The National Committee for Quality Assurance (NCQA) is a top health care accreditation organization. To achieve accreditation as a PCMH, organizations must demonstrate that they have met NCQA standards and guidelines, which includes the assessment of patient health literacy. Through research of the staff chart review for the Internal Medicine Center accreditation application, it was discovered that clinicians were not assessing patient health literacy in a standard fashion. This was brought to the attention of faculty clinicians during a monthly faculty meeting, and the faculty decided that improving health literacy assessment (HLA) and documentation was a priority. Faculty clinicians, resident clinicians, rooming staff, and research staff volunteers formed a health literacy workgroup with two Process Engineers from the Quality Improvement Department to guide the group effort. The Process Engineers had achieved Lean Six Sigma Green Belt Certification. Because this is a Quality Improvement initiative, no institutional review board approval was needed for this initiative.

Lean Six Sigma methods and tools are the standard system-wide approach to process improvement and were selected to address these issues (Orr & Powers, 2016).

Lean Six Sigma is a performance improvement methodology that incorporates effectiveness to reduce variation in an existing process. The health literacy workgroup aimed to develop and test methods to standardize HLA and identify patients with low health literacy. The focus of this report is to describe Lean Six Sigma methods that may be used to implement HLA in similar settings.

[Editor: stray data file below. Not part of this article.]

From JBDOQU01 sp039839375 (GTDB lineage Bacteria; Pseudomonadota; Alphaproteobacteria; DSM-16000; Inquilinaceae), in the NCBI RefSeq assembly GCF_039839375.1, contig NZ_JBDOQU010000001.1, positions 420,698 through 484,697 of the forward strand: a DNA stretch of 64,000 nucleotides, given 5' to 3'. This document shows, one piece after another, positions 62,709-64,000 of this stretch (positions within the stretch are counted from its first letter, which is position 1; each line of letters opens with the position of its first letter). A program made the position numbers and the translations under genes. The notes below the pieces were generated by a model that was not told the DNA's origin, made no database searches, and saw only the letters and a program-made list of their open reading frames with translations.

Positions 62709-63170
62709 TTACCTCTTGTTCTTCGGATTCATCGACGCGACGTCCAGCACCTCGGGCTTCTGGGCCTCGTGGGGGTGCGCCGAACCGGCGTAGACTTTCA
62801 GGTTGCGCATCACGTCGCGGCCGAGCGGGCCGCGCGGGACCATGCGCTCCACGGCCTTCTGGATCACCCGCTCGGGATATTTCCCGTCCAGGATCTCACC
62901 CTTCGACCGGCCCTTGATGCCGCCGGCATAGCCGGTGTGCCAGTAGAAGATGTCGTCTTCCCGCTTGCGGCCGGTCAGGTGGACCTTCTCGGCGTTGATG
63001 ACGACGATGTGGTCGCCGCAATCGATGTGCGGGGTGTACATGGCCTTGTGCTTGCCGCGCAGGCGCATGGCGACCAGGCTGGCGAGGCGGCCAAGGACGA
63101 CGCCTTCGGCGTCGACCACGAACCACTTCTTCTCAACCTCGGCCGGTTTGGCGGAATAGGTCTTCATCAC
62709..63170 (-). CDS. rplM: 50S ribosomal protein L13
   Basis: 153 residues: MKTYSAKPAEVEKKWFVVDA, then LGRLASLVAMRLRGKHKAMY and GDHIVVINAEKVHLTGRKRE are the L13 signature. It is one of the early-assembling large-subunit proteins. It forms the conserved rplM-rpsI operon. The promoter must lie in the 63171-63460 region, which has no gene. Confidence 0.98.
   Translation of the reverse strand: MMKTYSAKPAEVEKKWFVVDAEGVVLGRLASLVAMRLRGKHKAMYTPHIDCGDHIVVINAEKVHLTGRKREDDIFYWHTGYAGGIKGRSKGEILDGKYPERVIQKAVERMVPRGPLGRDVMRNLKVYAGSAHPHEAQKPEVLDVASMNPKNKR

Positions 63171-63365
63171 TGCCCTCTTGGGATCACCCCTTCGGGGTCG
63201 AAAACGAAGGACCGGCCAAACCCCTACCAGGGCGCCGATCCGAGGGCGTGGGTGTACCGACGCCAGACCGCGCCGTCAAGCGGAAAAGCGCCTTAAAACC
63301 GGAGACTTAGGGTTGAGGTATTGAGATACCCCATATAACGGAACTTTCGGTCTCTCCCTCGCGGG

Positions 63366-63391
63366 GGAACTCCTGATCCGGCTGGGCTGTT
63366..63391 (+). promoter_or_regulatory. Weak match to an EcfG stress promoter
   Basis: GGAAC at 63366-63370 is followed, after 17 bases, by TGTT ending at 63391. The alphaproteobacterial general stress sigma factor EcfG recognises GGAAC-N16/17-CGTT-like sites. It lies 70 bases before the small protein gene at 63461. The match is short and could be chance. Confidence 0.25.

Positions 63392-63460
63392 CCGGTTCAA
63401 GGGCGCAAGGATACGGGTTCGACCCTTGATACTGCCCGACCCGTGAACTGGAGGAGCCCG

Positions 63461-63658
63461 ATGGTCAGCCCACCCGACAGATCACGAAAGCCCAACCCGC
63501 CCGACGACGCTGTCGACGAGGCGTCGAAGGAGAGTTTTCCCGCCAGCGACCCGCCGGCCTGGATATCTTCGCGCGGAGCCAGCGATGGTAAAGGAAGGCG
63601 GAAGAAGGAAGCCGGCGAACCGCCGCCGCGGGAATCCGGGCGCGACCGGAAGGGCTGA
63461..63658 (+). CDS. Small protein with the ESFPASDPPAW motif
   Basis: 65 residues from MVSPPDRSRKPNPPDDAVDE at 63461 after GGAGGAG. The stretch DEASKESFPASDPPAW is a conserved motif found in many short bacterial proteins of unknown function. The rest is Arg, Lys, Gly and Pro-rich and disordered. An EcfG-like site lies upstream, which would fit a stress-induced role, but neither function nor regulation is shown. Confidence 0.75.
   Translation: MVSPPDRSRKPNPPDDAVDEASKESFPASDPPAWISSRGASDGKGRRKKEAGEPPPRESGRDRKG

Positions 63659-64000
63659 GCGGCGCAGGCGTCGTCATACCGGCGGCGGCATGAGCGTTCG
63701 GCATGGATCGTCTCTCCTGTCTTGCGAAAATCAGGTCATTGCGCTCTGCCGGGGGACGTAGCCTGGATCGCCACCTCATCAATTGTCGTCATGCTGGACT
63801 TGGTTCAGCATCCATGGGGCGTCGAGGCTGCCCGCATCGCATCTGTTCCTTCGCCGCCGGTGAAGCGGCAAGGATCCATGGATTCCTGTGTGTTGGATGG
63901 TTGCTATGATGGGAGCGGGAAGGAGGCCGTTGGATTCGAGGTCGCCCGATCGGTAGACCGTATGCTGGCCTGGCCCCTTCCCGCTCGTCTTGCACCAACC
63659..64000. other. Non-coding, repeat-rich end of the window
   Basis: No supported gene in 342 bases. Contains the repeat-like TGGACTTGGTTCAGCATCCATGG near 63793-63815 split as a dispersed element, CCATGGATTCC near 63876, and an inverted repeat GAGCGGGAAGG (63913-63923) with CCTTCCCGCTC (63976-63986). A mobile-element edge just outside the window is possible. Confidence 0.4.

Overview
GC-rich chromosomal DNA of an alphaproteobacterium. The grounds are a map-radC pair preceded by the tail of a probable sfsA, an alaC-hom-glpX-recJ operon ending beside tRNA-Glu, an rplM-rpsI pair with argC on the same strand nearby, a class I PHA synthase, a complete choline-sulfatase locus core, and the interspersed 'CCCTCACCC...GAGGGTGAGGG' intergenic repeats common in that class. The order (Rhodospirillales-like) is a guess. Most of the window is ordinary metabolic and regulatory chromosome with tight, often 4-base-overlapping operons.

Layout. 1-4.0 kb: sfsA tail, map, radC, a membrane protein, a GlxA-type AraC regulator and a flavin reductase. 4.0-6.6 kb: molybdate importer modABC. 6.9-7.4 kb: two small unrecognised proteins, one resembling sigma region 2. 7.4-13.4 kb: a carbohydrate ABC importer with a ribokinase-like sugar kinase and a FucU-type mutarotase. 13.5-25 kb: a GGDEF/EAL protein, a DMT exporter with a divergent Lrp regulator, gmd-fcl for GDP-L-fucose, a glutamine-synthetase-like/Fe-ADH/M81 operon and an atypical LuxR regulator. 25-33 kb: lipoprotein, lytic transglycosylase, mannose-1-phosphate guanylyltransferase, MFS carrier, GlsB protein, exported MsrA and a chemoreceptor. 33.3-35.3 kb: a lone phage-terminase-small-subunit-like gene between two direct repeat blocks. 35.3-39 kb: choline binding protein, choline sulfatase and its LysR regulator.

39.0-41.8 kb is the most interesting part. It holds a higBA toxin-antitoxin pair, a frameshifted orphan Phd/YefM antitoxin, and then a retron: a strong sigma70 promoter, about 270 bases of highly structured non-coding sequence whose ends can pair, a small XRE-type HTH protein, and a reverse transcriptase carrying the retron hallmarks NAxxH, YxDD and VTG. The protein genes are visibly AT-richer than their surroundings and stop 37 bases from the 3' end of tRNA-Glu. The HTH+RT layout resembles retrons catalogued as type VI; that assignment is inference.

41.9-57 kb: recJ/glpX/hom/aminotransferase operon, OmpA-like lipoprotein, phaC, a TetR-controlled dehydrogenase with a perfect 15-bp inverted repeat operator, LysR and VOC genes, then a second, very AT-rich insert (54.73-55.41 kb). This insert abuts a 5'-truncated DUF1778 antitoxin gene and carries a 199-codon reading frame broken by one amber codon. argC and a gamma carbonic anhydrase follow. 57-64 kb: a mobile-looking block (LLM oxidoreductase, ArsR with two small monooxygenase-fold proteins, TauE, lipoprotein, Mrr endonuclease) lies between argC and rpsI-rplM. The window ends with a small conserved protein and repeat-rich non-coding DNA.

Using the Five Stages of Lean Six Sigma to Standardize Health Literacy Assessments

Define

The project was organized, and a project team was assembled. The customer and business objectives (goals) were defined and validated by all “customers” of the process. The customers in this case were the clinicians and clinical staff, specifically medical assistants and nurses responsible for rooming patients in the clinic. This phase began in December 2016.

All clinicians were surveyed about HLA use (Table A) via email and about one-half of those responded. Responses indicated that 8% of clinicians were assessing patient health literacy. From 1 month's completed office visits, a sample of patient charts were selected at random and a review was conducted by the health literacy work-group research staff. The chart review found that only 3 of 50 (8%) clinicians documented an HLA and that a variety of tools designed by the clinicians themselves were being used. The health literacy workgroup determined that the electronic medical record's (EMR) built-in HLA tool was not a validated instrument and that it was too time consuming to be practical in a clinical setting. Also, due to an internal technical issue, not all clinicians had access to this tool in the EMR. The group decided to select a different tool.

Questions in the Initial Clinician Survey

Table A:

Questions in the Initial Clinician Survey

The SIPOC (suppliers, inputs, process, outputs, customers; Figure A), a visual tool for documenting business process from beginning to end, was used by the workgroup. Although the existing process involved clinicians conducting the HLA, the group determined that it would be more appropriate for rooming staff to be responsible for patient HLA.